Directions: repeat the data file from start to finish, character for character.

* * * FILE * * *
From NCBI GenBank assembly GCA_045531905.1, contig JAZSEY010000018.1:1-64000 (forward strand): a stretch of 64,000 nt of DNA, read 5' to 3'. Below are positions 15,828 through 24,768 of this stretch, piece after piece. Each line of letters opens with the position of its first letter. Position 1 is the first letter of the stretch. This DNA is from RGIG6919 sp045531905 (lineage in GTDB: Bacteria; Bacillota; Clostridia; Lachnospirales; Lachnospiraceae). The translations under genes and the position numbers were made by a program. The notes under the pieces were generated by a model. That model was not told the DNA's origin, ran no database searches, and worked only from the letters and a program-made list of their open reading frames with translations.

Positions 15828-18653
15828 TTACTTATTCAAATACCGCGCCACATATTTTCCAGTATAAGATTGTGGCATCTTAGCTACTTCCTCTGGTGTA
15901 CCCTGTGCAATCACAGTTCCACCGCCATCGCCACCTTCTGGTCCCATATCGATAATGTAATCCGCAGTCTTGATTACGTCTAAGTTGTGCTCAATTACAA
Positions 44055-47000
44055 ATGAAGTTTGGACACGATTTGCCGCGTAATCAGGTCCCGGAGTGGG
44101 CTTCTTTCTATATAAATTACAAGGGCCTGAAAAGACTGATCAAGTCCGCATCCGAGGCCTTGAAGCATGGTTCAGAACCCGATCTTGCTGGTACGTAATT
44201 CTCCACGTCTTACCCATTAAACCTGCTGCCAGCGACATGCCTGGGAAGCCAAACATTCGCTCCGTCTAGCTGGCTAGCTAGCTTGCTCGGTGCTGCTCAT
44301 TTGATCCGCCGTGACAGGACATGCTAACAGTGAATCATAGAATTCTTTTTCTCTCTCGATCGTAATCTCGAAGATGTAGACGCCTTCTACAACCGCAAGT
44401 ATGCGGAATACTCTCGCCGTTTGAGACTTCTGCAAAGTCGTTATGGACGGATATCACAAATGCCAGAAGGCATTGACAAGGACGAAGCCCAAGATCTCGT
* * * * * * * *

From NCBI GenBank assembly GCA_045531905.1, contig JAZSEY010000018.1:1-64000 (forward strand): a stretch of 64,000 nt of DNA, read 5' to 3'. Below are positions 15,828 through 24,768 of this stretch, piece after piece. Each line of letters opens with the position of its first letter. Position 1 is the first letter of the stretch. This DNA is from RGIG6919 sp045531905 (lineage in GTDB: Bacteria; Bacillota; Clostridia; Lachnospirales; Lachnospiraceae). The translations under genes and the position numbers were made by a program. The notes under the pieces were generated by a model. That model was not told the DNA's origin, ran no database searches, and worked only from the letters and a program-made list of their open reading frames with translations.

Positions 15828-18653
15828 TTACTTATTCAAATACCGCGCCACATATTTTCCAGTATAAGATTGTGGCATCTTAGCTACTTCCTCTGGTGTA
15901 CCCTGTGCAATCACAGTTCCACCGCCATCGCCACCTTCTGGTCCCATATCGATAATGTAATCCGCAGTCTTGATTACGTCTAAGTTGTGCTCAATTACAA
Positions 44055-47000
44055 ATGAAGTTTGGACACGATTTGCCGCGTAATCAGGTCCCGGAGTGGG
44101 CTTCTTTCTATATAAATTACAAGGGCCTGAAAAGACTGATCAAGTCCGCATCCGAGGCCTTGAAGCATGGTTCAGAACCCGATCTTGCTGGTACGTAATT
44201 CTCCACGTCTTACCCATTAAACCTGCTGCCAGCGACATGCCTGGGAAGCCAAACATTCGCTCCGTCTAGCTGGCTAGCTAGCTTGCTCGGTGCTGCTCAT
44301 TTGATCCGCCGTGACAGGACATGCTAACAGTGAATCATAGAATTCTTTTTCTCTCTCGATCGTAATCTCGAAGATGTAGACGCCTTCTACAACCGCAAGT
44401 ATGCGGAATACTCTCGCCGTTTGAGACTTCTGCAAAGTCGTTATGGACGGATATCACAAATGCCAGAAGGCATTGACAAGGACGAAGCCCAAGATCTCGT